Charlotte Canelli is library director of the Morrill Memorial Library in Norwood. Read her column in the Norwood Transcript and Bulletin this week.
The first television I remember was black and white and very large. Its convex and shiny grey screen was surrounded by a wooden console and it sported two rabbit ears and several knobs the size of tiny tea cups. I have photographs of my older brother and I sitting transfixed in front of that screen when we were very young.
My family had strict viewing habits and so, during childhood I managed to miss much of what was televised. Like most typical American families we all watched together. After dinner on weeknights we watched Walter Cronkite. On Sunday nights we watched Ed Sullivan. On the off-chance I spent a day home sick I watched Romper Room with my younger brothers. An occasional treat was watching Jack Bailey’s Queen for the Day or Bill Cullen’s The Price is Right at my mother’s side.
My family didn’t watch many sitcoms or serialized television. It was simple. There was one television in the household and my father preferred war movies and westerns. Being a girl and a pacifist, I didn’t relate to war, guns, bows or arrows. I turned to more interesting things like sewing and reading and organizing my fabrics and bookshelves instead.
You might say that I missed out on an entire generation of American culture as it aired on neighboring television screens. Oh, I admit I found ways to sneak in an episode of Dobie Gillis or I Love Lucy somehow. I mean, I did manage to grow up normal. I often sat glued to my girlfriends’ sets like any deprived child would. In their homes I watched enough of The Fugitive and Flipper to satiate my appetite. But there are still huge gaps in my cultural education.
What was left out were most serialized TV shows. My philosophy is simple. If I can’t watch an entire series from first to last I simply do not want to watch at all. I guess it was a leftover from childhood when I experienced a TV land that seemed so out-of-sync.
It’s left me in the dark. At least a dark that has no trace of the glow of a TV screen.
So, now, how in the heck did I get mixed up with Dexter? At least Dexter: Seasons One through Four.
Sometime last spring I decided I was just too far out-of-the-loop. I was tired of missing out on all the great references to Charlotte on Sex in the City or to Jon Hamm, the handsome Mad Man. I asked this of my entire group of Facebook friends: “If you had to watch one series, which would it be?”
If you want to feel loved on Facebook, try this approach. Your cup will runneth over. Who knew there were so many series out there to follow? Who knew everybody else was watching them but me? Who knew so many people were so passionate about television!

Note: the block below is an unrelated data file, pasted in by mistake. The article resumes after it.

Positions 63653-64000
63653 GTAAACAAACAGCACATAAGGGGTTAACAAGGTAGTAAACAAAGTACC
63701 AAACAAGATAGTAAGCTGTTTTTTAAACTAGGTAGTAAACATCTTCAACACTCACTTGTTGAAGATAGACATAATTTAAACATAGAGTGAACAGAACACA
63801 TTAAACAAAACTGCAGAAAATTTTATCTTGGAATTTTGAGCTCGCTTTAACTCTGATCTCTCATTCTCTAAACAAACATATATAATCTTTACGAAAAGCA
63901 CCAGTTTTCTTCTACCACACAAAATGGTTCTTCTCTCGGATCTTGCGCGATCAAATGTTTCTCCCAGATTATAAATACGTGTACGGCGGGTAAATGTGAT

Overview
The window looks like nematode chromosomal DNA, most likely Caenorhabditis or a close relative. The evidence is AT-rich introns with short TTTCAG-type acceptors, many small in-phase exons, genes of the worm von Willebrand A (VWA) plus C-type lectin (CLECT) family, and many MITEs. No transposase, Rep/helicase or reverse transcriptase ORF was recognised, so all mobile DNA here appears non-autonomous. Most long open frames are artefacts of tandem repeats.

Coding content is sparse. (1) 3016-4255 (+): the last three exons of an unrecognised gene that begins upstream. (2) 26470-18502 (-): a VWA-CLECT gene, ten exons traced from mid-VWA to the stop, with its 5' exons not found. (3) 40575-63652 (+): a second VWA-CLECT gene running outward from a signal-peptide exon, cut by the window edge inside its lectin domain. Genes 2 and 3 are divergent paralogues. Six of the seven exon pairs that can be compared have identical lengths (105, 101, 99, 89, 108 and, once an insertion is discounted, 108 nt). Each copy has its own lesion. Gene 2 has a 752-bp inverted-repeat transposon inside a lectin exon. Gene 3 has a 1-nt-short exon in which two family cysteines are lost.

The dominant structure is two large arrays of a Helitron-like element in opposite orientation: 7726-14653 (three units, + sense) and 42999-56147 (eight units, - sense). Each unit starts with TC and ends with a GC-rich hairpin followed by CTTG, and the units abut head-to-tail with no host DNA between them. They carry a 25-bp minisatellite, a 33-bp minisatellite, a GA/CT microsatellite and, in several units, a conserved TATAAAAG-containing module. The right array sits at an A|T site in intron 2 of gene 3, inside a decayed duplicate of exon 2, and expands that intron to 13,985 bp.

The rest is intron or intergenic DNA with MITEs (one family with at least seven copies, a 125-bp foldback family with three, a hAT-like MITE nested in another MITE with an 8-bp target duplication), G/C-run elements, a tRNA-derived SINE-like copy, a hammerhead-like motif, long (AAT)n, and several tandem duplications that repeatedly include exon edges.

Dexter was the number one suggestion. (If you know anything about Dexter you might wonder about my friends, by the way.) Dexter is also based on a book, “Darkly Dreaming Dexter” by Jeff Lindsay.
I took the bait and I got hooked. Luckily, most past seasons of all television shows (cable and otherwise) are available on DVD. There are many options for viewing. Premium cable channels offer them “on demand”. Netflix allows immediate streaming of some past seasons.
Best of all, most of them are available at your local library. Libraries in the Minuteman Library Network carry an impressive array of television series that are often available right on the shelf of your library or after a short wait once you’ve made the request. April Cushing, the Adult Services Librarian at the Morrill Memorial Library has been trying to purchase the best and most-requested for our library. It’s impossible to keep up with all of them all but we try our best.
Given all of these viewing options, however, I found out the hard way that there is always a catch. Now that I’ve completed watching the first four seasons on DVD, I’ve found that Dexter’s clever producers have conspired against me. The fifth season (aired this past year) will not be released on DVD until this August right before the sixth season of Dexter is scheduled to be run on Showtime.
And so, I’m Desperate for Dexter. I’ve complained bitterly to friends and family who helped to get me hooked. “Oh, we understand,” they’ve all admitted. “But,” they cheerfully add, “this is the perfect time to get hooked on yet another series!” Oh great.
While I await the release of Dexter, Season Five (August 2011) I’m ready to ask my friends for a next suggestion. “But, please,” I’ll beg, “make sure all the seasons have already been released on DVD so that I can request them from my library!”
For help searching in the Minuteman catalog for these titles or for placing requests for all library materials including DVDs and television series, please visit the Morrill Memorial Library, call the Reference librarians (781-769-0200) or visit the Minuteman Library Catalog on our website, www.norwoodlibrary.org.